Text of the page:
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Anonymous players, executives and coaches are questioning the motives behind LeBron James signing with the Lakers in free agency

Yes, LeBron James will benefit from the Lakers on the business side of things, but that doesn’t make he choice to join them in free agency strictly a business decision.

2018 NBA Summer League - Las Vegas - Detroit Pistons v Los Angeles Lakers Photo by Ethan Miller/Getty Images

LeBron James leaving a Cleveland Cavaliers team that was just in the NBA Finals to sign with the 35-win Los Angeles Lakers had people in their feelings scratching their heads. How dare he go from the historical powerhouse that had enjoyed so much success before they drafted him and after he departed the first time for the circus of ineptitude that is the Lakers?

So, as a means to try to figure out what he possibly could have been thinking, business became the driving force in the narrative from those who hate the Lakers didn’t quite get why he made that decision.

Case in point: This sentiment, brought to you by Dave McNenamin and Ohm Youngmisuk of ESPN.

“He wanted to come to L.A.,” one Western Conference player said. “They just had to not f--- it up. Jerry West just said it, and I was like, ‘Finally.’ He’s not coming to the Lakers. He came to L.A.”

West, now an adviser for the LA Clippers, told Sports Illustrated that, “LeBron was not a tough free-agent signing.” While the player’s swipe -- like West’s -- was aimed more at the Lakers than at James, the four-time MVP also had his motives for the move questioned.

At least West put his name on it. Can’t say the same for these other cowards NBA entities.

“They will be good, but I would be surprised if they make the top four in the West,” one Western Conference assistant coach told ESPN.

Added a Western Conference front-office executive, “I view the Lakers team next year as a playoff team because LeBron is still the best player in basketball but not a true championship contender for a season. But [they are] set up very well to be one in the coming years.”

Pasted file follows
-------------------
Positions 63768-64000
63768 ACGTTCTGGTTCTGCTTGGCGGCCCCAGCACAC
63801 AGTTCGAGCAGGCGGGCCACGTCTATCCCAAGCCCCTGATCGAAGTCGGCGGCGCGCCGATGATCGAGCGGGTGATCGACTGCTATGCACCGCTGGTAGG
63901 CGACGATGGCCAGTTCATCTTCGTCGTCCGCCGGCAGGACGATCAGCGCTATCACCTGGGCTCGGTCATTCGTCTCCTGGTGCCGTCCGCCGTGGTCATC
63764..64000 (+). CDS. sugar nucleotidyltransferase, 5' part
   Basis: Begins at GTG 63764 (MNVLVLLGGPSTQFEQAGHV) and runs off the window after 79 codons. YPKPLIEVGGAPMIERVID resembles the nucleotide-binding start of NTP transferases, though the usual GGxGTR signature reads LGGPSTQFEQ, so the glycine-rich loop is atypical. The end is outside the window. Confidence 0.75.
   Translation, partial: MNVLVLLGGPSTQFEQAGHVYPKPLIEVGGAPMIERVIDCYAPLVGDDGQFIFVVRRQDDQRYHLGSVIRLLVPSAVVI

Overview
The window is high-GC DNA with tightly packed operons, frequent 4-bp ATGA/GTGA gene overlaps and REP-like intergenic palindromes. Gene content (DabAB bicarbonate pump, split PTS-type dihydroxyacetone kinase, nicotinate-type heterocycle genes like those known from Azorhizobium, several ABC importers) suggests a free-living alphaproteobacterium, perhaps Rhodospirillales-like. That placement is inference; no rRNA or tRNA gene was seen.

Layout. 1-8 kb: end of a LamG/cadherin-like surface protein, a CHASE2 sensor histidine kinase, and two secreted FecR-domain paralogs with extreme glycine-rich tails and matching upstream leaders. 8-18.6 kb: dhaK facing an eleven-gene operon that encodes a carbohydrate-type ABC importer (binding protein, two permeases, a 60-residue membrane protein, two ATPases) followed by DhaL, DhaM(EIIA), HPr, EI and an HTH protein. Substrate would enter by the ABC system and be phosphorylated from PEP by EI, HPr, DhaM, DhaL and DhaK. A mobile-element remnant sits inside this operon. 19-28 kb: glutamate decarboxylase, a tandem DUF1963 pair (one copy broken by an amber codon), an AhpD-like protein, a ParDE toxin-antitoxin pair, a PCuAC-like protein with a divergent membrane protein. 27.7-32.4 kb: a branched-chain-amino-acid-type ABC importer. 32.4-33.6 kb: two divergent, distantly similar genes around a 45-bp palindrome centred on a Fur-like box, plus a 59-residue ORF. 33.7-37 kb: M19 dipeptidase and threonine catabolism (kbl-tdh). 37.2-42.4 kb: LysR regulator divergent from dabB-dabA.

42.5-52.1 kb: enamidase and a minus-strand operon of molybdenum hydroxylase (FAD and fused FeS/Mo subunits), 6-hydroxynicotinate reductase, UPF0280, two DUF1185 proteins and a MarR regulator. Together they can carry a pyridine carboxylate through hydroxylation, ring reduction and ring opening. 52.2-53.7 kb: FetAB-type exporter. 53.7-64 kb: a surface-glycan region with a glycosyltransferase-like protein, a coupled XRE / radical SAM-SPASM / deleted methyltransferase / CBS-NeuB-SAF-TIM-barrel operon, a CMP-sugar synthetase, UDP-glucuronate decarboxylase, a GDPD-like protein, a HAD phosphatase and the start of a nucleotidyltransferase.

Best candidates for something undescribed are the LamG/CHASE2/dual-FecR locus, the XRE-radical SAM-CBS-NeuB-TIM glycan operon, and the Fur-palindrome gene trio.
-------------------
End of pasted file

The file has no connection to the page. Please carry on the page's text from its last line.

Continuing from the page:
Nuance is hard, but for some reason, people are acting like the fact that LeBron will have access to opportunities to spread his business roots in ways he wouldn’t be able to while playing for another franchise or in another city means he’s completely thrown any opportunity at winning a title out the window.

Are the Lakers immediate and legitimate title contenders in the same way the Philadelphia 76ers or Houston Rockets might have been had James opted to play out there? Of course not, but acting as if they’re somehow hopeless in that regard is disingenuous to the point of being intellectually dishonest.

Had James gone to Houston and he, Chris Paul and James Harden fallen short of the Warriors, there would have been precious few ways to improve that roster in meaningful enough ways to actually challenge Golden State. Compare that to the amount of flexibility the Lakers have (as pointed out by that anonymous executive) and the choice makes a little more sense.

In Philly, if Ben Simmons never learns to shoot (no guarantee) and Joel Embiid suffered another injury, then what? Yes, there are fairly nice peripheral pieces on that roster, but they’re also the kinds of players the Lakers could pretty easily replicate or improve on out here.

The Lakers make business sense for LeBron, but that doesn’t have to mean he made purely a business decision, and the boost the Lakers offer is a result of the organization’s tremendously successful history. It might just be that LeBron trusts the franchise to get back to the heights its fan base expects.

This is, after all, how mutually beneficial partnerships work.

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